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Doody's Review ServiceReviewer: Lamis A Shatat, MBBS (University of Kansas Medical Center)
Description: Part of the Pattern Recognition Series, which approaches pathology diagnosis based on pattern recognition, this book focuses on soft tissue malignancies.
Purpose: The aim is to address a gap in the literature by diagnosing tumors by their pattern, rather than by the line of differentiation, which is the classic approach.
Audience: Pathologists and pathologists in training are the intended audience for this book, as well as the series. It is a most helpful guide to forming differential diagnoses for soft tissue tumors, leading the way to the final diagnosis in most cases. The author is well known for his interest in soft tissue tumors and immunohistochemistry.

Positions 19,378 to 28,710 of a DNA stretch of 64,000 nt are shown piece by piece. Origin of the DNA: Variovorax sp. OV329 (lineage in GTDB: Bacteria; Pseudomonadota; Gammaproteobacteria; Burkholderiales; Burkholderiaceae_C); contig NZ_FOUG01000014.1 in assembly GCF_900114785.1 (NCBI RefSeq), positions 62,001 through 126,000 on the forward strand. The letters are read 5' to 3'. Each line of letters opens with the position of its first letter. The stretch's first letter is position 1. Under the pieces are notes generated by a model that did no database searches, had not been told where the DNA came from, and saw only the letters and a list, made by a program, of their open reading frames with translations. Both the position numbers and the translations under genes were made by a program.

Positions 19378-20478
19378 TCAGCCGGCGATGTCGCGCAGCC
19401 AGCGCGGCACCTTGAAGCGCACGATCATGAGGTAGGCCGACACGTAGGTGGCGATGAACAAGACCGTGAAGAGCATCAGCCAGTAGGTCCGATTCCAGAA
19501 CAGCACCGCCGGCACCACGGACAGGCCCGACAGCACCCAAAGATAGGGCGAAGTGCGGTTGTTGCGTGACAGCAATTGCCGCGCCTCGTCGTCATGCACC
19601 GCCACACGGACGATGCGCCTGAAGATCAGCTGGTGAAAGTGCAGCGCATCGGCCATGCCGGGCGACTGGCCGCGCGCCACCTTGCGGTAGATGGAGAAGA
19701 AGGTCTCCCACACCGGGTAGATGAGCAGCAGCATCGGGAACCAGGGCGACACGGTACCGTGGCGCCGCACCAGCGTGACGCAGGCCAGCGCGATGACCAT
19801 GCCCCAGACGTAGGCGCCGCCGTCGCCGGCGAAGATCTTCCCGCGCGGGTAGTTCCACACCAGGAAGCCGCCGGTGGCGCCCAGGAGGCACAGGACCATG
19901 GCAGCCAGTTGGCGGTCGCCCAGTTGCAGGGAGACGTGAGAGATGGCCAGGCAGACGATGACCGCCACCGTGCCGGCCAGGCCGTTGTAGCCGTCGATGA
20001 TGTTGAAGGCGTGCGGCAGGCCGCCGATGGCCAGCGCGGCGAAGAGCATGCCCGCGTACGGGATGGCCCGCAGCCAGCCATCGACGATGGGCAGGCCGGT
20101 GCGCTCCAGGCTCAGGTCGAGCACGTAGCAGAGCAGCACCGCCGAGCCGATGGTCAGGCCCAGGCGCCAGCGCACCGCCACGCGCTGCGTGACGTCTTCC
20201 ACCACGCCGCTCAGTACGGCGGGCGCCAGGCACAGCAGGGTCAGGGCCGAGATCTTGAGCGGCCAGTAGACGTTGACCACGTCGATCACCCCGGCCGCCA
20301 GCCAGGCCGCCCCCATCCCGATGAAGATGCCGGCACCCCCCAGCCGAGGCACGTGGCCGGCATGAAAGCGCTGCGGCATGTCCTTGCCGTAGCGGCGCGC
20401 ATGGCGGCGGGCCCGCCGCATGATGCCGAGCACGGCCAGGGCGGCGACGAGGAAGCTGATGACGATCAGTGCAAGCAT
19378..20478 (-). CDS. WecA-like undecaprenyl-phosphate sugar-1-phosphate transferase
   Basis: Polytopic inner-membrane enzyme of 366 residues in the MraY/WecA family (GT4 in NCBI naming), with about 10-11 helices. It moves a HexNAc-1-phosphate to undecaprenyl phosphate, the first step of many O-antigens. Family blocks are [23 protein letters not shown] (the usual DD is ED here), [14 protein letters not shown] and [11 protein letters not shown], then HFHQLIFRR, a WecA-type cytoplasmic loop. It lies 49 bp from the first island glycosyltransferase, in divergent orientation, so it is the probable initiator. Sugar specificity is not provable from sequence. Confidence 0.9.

Features: The book starts with a pattern-based approach to diagnosis, with tables that outline several patterns, and includes references to the chapter and pages where a tumor is covered. Then it discusses tumors based on cytology (spindle cells, epithelioid cells, biphasic, etc.), extracellular matrix (myxoid for example), and distinguishing features (like giant cells and inflammatory cells abundance). The discussion then turns to tumors that are easily identified by their differentiation, like adipocytic and osseous neoplasms. Also included are tumors peculiar to specific anatomic sites, such as cutaneous and lower genital soft tissue tumors. Molecular testing and its application are discussed in a separate chapter. The book is full of "at a glance" tables, has plenty of representative images, and summarizes important points quite often. The material is presented in an easy-to-follow fashion, with consistent organization and format. The only shortcoming is that it does not include the latest WHO classification of soft tissue tumors updates, which just came out.
Assessment: This is the first book in this series I have read. It is an interesting way to present pathology diagnosis, by using pattern recognition. The book helps with one of the most difficult dilemmas general pathologists face and need to resolve.